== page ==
Rabbits, Writing, and Corpses

My kiddo snapped this picture at his school's Cowboy Round-Up.

“I saw the bobcat by the shed. I think it’s here because of the rabbits,” my dad said the other day. “There aren’t as many rabbits around now.”

“Do you remember when I tried to hide rabbits in my closet, Dad?” We have never talked about those rabbits.

“Sure,” he said. “That bobcat is big. I didn’t know bobcat’s got that big. And it’s skinny and tall.”

“Gee, I didn’t know they were very big either, Dad.” We didn’t talk about the rabbits in the closet.

I don’t know what I wanted my dad to say about those rabbits.

I don’t know what I want people to say about my writing either. Being a writer is a hell of a way to live–you might get compliments you can’t believe, you get criticism you don’t want to hear, or you get nothing at all. Did you read my story? Sure. What do you think about bobcats?

In graduate school I met a guy whose job in the Gulf War was to pick corpses up from the roads. He fidgeted in class. The writing life is not that life. It is a luxury. And still I can whine about how much I put into it and I don’t hear what I want to hear.

But when I was a kid, I didn’t hide those rabbits so that my dad and me could have a magical conversation decades later. I’m not writing so that I can hear that magical compliment. I’m writing because I’ve avoided thousands of other jobs.

Are you able to say exactly what you want from others when you write? Money? How much? A compliment? What would that compliment be? Approval? From whom? Revolution? From what?

And when your writing insecurities get out of hand (if you’re the sort of person that happens to), what helps you put things back in perspective?

12 thoughts on “Rabbits, Writing, and Corpses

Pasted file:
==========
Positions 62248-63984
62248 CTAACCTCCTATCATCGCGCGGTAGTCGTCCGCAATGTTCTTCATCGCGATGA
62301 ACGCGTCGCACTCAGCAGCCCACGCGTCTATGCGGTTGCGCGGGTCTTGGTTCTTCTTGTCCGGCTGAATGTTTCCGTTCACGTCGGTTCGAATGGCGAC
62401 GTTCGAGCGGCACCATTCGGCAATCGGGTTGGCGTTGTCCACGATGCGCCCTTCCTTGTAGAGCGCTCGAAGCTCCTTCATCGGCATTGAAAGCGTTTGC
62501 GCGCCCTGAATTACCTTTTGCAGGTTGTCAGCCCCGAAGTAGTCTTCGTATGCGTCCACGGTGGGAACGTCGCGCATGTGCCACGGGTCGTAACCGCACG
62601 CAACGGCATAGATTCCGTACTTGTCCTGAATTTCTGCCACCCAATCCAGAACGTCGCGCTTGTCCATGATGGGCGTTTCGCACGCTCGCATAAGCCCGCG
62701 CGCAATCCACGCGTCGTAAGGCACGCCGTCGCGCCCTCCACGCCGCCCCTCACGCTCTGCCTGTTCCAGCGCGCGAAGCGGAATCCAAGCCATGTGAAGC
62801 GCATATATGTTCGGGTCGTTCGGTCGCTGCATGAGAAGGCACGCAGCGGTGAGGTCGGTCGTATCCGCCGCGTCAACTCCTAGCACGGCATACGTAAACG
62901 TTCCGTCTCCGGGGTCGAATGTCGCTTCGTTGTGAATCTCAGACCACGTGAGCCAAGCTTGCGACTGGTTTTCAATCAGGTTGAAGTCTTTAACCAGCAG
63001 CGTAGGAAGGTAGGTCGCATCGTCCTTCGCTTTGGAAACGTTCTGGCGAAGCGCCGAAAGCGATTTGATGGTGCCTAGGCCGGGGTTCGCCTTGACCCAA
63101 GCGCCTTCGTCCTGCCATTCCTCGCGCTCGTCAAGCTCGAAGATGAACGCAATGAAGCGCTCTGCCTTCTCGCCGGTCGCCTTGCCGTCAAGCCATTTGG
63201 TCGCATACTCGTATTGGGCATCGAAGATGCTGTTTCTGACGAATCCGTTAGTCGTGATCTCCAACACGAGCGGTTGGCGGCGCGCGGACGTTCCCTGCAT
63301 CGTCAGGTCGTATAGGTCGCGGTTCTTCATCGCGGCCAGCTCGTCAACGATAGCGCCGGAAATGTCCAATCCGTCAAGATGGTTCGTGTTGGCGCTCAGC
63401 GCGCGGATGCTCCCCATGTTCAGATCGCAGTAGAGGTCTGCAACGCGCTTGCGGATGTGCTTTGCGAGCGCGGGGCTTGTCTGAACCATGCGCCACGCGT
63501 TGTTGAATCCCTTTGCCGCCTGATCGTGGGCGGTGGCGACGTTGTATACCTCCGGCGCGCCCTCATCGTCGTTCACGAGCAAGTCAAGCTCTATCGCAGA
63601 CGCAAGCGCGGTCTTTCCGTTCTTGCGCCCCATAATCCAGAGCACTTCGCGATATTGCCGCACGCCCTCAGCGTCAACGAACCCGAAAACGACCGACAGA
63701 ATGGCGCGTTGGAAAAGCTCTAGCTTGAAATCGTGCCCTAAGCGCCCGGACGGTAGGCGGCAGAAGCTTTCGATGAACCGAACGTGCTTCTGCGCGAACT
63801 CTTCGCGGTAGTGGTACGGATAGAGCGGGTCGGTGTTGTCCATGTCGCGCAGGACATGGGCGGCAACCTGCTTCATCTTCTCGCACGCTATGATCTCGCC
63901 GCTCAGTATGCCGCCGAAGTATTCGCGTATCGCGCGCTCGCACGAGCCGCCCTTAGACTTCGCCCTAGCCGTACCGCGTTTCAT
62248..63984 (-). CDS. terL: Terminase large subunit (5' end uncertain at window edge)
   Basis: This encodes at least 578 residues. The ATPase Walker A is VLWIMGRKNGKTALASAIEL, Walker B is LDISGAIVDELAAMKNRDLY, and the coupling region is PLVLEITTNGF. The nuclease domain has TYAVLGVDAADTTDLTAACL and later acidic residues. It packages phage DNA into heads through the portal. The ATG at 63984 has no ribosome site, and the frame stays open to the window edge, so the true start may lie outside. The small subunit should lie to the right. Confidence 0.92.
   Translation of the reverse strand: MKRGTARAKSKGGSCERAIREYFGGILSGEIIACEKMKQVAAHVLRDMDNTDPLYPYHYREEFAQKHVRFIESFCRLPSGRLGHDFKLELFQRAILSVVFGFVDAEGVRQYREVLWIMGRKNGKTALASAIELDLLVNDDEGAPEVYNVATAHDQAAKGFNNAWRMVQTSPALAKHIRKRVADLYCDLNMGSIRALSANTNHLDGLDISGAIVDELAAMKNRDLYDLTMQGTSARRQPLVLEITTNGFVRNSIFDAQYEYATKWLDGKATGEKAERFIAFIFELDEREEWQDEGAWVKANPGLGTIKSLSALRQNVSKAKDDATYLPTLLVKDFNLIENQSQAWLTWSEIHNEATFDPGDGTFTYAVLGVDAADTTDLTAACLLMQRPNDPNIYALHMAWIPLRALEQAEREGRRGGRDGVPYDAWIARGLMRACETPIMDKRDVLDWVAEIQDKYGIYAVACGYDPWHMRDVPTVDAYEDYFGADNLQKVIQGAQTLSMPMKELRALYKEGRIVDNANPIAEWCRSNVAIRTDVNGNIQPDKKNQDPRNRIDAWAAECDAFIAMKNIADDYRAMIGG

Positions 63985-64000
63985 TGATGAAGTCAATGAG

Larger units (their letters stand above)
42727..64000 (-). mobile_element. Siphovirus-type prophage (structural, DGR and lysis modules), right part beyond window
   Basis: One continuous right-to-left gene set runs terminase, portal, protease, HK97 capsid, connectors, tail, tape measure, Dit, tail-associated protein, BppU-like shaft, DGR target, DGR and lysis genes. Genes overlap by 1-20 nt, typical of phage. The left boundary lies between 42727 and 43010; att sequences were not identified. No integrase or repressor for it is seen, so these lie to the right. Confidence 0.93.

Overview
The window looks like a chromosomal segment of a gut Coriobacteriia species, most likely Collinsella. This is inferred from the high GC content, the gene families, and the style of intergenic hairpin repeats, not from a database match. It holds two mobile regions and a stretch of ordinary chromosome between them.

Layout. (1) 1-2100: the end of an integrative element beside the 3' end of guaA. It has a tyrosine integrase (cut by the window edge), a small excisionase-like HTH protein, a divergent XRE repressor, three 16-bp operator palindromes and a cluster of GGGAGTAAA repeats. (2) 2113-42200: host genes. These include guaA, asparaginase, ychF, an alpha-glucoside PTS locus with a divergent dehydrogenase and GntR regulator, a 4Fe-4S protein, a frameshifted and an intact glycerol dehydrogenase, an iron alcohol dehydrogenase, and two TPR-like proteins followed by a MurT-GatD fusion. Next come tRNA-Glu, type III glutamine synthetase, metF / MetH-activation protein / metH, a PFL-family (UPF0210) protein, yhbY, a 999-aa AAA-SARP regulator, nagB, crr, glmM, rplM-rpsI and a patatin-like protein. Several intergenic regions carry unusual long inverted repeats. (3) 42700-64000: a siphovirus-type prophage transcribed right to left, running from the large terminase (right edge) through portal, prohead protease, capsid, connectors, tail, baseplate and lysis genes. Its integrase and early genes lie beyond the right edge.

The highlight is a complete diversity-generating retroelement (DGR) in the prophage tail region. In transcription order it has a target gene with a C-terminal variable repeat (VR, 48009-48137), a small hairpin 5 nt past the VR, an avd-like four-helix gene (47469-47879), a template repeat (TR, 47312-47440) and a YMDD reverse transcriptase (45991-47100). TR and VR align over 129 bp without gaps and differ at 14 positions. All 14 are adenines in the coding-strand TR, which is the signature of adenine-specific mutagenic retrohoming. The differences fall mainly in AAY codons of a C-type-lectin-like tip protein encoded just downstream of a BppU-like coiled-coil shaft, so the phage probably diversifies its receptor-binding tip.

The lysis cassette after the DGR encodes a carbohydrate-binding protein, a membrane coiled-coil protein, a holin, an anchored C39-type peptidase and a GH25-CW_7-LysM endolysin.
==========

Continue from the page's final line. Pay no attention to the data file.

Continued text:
1. Are you able to say exactly what you want from others when you write? Money?

    How much?
    All of it. Every penny.

    A compliment? What would that compliment be?
    Well, saying something nice is always a start. Telling me (because of what I write) it frightened them so much they had nightmares, or they couldn’t finish it (but paid full retail price anyway), or whatever. Or it disturbed them. They couldn’t put it down. You know, that sort of thing.

    But mostly the money. Because I’ve wanted to avoid thousands of other jobs but haven’t.

    Actually, I really only recently decided this is the career for me. It’s late in my life, and I need to hurry up. Yeah, the money would be nice, but it’s not realistic. I just want to make a living from writing fiction, make it my “job” — and that’s about it.

    Okay, I give up. I have no idea what I want. So I’m sticking with my original answer: Money. All of it. Every penny.

  2. If I was a writer – and once I wanted to be – it was because I wanted to tell stories. Everything else would have been frosting. All I wanted was to hold people spellbound for a little time while I told them something funny or interesting or thought provoking. Unfortunately I wasn’t given the gift of story telling. So now I read. 🙂

    1. I don’t know why you think you can’t write. That may or may not be true, and if you ever change your mind, I’ll cheer you on (or clap or throw confetti). But we need more readers in the world, so that is good.

  3. Miriam